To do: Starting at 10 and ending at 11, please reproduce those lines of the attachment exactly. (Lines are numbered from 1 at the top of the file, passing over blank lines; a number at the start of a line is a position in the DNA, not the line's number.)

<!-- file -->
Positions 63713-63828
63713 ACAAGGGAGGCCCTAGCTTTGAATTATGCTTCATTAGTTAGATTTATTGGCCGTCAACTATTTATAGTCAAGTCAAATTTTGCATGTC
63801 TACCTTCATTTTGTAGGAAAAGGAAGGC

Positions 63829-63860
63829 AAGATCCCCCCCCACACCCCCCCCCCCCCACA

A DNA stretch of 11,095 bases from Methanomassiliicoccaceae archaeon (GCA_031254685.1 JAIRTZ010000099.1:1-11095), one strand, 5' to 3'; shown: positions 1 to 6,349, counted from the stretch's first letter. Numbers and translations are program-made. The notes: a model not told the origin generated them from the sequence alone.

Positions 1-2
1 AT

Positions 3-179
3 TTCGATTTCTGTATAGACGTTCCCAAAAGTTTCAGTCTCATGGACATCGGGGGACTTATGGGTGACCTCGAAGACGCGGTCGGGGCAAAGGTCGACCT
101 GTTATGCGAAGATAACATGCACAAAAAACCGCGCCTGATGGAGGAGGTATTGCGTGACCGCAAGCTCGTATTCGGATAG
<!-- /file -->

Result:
3 TTCGATTTCTGTATAGACGTTCCCAAAAGTTTCAGTCTCATGGACATCGGGGGACTTATGGGTGACCTCGAAGACGCGGTCGGGGCAAAGGTCGACCT
101 GTTATGCGAAGATAACATGCACAAAAAACCGCGCCTGATGGAGGAGGTATTGCGTGACCGCAAGCTCGTATTCGGATAG